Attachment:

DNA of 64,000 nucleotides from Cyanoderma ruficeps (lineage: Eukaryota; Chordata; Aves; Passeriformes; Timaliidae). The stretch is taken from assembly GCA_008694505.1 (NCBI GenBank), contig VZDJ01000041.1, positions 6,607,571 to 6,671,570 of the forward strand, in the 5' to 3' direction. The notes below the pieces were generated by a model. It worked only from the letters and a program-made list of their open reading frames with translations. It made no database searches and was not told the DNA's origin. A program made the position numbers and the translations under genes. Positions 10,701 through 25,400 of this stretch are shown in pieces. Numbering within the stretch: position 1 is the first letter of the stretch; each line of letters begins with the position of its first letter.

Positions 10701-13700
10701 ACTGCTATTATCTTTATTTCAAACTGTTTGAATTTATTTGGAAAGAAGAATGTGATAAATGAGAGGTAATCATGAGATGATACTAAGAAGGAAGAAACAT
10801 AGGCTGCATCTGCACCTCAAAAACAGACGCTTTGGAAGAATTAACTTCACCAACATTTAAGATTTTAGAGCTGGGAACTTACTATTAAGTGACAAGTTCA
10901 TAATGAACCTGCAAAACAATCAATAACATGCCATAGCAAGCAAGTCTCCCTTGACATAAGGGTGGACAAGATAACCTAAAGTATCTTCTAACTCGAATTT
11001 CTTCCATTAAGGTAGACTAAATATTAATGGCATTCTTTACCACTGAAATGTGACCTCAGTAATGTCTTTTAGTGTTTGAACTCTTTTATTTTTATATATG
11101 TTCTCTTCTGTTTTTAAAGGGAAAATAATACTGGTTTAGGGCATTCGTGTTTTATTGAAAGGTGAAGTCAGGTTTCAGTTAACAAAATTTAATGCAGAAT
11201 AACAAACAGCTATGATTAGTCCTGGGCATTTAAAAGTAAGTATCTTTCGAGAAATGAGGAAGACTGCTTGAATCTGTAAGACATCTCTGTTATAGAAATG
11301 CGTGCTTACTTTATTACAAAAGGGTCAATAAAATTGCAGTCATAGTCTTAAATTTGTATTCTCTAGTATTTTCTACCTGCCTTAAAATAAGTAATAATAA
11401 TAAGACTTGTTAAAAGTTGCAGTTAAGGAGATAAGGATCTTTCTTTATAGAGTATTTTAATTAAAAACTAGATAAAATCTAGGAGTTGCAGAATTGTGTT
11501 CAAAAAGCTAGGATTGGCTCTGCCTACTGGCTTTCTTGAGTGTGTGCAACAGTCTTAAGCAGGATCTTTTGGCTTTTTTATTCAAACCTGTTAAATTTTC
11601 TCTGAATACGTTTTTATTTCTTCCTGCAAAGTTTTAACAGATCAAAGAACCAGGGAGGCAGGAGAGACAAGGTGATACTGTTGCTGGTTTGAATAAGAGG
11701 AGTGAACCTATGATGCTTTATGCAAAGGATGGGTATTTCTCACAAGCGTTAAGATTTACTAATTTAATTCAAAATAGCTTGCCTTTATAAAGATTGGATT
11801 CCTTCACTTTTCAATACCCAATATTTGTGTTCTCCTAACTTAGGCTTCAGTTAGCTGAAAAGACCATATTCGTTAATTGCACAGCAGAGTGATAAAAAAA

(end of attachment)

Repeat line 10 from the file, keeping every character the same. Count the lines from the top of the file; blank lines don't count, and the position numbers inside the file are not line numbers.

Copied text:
11401 TAAGACTTGTTAAAAGTTGCAGTTAAGGAGATAAGGATCTTTCTTTATAGAGTATTTTAATTAAAAACTAGATAAAATCTAGGAGTTGCAGAATTGTGTT